Skip to main content Accessibility help
  • Print publication year: 2012
  • Online publication date: October 2015




The ‘acoustic panorama of the Indonesian city’ (Colombijn 2007:269) is both distinctive and under-theorized. In Yogyakarta's Sosrowijayan, music and the broader ‘soundscape’ (Shafer 1977) were integral to the roadside/alleyway division outlined in the previous chapter. These in turn influenced and were influenced by social relations such as those between street guides and becak drivers. Greater Sosrowijayan is hemmed in by three noisy, busy roads, and Sosrowijayan Street itself, which in 2001 was sleepier but nonetheless accommodated waves of motorised transport ranging from motorcycles to trucks and buses. To enter the alleyways off any street, however, within metres the street sounds gave way to a soundscape of kampung activities. Varying with some consistency over the course of each day, sounds included chatter, faint echoes of children playing, murmurs and scuffing shoes of passers-by, devotional sounds from mosques and churches, soap operas on television, melancholy ballads and talkback on radio, guitars and singing, the clinking of cooking utensils and whoosh of gas cookers, trickles of running water, cooing pigeons, and the ‘tok tok’, ‘puk puk puk’ and other signals of passing traders (Nakagawa 2000:133-4). The neighbourhood aural environment resulted from a combination of thin walls and open windows, in turn deriving from climatic compatibility and economic scarcity, as well as locally enforced noise regulations such as bans on riding motorised vehicles, and on making undue noise after hours, especially after midnight.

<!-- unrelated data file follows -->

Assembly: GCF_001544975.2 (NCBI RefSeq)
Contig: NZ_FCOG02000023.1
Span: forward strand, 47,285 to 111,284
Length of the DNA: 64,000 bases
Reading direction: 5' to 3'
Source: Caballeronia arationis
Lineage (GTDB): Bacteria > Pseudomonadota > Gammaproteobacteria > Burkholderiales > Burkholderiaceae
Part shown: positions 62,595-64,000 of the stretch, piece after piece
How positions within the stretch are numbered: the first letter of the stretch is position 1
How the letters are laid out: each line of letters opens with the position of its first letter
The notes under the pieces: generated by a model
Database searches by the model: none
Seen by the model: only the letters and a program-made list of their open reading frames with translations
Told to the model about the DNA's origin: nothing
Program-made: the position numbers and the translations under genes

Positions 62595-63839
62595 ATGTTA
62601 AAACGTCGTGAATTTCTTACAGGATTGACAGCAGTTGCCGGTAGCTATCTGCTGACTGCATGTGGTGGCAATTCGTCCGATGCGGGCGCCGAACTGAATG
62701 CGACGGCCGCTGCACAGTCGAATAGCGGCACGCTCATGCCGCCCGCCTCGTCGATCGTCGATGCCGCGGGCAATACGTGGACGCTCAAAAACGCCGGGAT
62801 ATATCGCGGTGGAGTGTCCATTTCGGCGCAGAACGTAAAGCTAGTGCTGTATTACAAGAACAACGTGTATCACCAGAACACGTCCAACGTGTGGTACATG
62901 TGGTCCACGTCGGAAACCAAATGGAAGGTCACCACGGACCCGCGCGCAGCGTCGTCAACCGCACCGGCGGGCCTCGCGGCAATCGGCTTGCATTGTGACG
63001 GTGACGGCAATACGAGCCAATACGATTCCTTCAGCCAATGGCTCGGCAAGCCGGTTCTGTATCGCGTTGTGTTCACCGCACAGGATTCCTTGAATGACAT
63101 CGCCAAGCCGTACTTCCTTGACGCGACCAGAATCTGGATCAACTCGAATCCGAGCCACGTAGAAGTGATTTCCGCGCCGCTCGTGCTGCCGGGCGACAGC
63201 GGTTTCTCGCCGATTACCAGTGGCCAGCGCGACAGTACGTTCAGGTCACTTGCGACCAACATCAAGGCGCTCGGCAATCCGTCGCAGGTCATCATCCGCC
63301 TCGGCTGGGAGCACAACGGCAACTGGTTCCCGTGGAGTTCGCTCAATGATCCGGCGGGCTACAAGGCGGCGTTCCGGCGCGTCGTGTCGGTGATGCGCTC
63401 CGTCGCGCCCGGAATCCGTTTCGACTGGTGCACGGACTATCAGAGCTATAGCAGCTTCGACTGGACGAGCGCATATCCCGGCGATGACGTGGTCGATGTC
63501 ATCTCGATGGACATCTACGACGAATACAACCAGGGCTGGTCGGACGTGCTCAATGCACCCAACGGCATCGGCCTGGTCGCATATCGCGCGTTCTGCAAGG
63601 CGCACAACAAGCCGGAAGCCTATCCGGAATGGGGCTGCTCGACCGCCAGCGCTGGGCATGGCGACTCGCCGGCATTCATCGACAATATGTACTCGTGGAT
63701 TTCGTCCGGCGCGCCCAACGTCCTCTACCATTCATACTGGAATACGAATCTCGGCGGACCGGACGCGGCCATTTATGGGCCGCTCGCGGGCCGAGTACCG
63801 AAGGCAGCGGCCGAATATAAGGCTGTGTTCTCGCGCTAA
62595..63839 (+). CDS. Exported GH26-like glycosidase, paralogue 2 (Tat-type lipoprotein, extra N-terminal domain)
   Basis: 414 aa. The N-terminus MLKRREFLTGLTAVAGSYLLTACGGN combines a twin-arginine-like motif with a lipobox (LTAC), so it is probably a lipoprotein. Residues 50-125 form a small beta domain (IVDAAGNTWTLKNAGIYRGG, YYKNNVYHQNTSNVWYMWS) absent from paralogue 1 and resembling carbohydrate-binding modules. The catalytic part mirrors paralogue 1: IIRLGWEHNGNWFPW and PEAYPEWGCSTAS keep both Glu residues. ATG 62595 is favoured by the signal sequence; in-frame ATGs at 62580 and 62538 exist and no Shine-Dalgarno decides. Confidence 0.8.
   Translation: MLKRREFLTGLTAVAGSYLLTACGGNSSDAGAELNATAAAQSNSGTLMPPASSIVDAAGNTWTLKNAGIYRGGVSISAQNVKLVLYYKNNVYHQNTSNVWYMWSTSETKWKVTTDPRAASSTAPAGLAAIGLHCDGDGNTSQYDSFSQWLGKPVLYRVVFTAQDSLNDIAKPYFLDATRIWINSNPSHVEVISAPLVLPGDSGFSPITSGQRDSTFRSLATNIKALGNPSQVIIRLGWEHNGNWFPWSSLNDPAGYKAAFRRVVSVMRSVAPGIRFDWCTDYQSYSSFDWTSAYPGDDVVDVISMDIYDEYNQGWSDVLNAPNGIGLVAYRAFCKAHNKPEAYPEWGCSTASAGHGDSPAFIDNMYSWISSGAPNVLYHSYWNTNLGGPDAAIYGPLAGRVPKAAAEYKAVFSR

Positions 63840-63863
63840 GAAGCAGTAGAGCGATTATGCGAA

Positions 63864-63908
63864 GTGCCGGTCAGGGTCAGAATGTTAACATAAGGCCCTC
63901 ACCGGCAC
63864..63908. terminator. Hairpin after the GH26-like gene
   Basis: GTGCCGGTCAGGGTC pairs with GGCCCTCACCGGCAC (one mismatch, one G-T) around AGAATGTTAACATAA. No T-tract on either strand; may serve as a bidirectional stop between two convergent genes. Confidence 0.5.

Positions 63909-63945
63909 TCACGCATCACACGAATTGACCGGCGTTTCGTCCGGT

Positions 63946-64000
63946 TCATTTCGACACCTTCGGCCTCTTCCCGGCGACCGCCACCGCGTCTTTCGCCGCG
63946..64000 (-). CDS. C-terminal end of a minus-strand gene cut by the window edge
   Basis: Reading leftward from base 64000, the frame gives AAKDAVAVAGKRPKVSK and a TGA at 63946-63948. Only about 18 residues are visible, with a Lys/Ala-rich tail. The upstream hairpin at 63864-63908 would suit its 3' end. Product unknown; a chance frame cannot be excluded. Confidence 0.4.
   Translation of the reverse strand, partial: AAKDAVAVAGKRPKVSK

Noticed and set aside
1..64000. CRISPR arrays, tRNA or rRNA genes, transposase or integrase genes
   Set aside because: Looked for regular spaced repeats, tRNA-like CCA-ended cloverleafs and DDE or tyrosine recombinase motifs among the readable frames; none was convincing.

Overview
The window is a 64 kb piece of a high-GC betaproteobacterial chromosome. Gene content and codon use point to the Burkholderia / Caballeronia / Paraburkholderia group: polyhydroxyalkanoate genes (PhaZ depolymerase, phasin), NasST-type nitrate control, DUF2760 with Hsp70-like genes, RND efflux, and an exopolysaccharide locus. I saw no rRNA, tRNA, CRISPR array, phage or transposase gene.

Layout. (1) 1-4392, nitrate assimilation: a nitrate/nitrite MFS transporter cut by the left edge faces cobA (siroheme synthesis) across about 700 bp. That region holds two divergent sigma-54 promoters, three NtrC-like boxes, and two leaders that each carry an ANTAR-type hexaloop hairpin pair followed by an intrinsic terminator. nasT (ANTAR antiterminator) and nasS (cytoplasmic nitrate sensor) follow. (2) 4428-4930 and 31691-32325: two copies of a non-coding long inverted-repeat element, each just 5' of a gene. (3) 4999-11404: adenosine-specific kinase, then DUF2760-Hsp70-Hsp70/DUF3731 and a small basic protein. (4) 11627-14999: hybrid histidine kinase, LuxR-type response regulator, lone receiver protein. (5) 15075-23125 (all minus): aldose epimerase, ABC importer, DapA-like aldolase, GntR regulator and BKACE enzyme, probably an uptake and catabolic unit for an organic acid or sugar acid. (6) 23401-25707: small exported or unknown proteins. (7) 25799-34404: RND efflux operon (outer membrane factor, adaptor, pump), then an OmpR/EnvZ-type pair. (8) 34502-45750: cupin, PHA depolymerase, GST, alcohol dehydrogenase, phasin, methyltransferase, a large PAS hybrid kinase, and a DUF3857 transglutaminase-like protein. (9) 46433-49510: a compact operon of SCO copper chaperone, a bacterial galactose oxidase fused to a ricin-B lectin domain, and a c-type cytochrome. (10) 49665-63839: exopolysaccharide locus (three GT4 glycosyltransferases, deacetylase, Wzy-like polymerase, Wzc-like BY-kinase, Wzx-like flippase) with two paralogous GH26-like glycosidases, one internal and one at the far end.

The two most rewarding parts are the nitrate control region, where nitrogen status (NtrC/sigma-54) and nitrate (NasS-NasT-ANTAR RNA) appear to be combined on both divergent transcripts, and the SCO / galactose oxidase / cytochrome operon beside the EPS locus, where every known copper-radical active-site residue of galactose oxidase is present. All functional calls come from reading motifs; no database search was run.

This chapter explores the two main spaces and forms of public music making that regularly took place on the roadsides and alleyways in Sosrowijayan: that of mobile buskers (pengamen) and that at hangouts. Self and cultural expression played a role in both kinds of music making, but they differed in terms of social affiliations, musical genres, and also in their relation to monetary exchange. Moving buskers sought cash directly, while those playing music at hangouts did not, although as outlined earlier such locations also served as bases for seeking business.

Recommend this book

Email your librarian or administrator to recommend adding this book to your organisation's collection.

Musical Worlds of Yogyakarta
  • Online ISBN: 9789814414463
Please enter your name
Please enter a valid email address
Who would you like to send this to *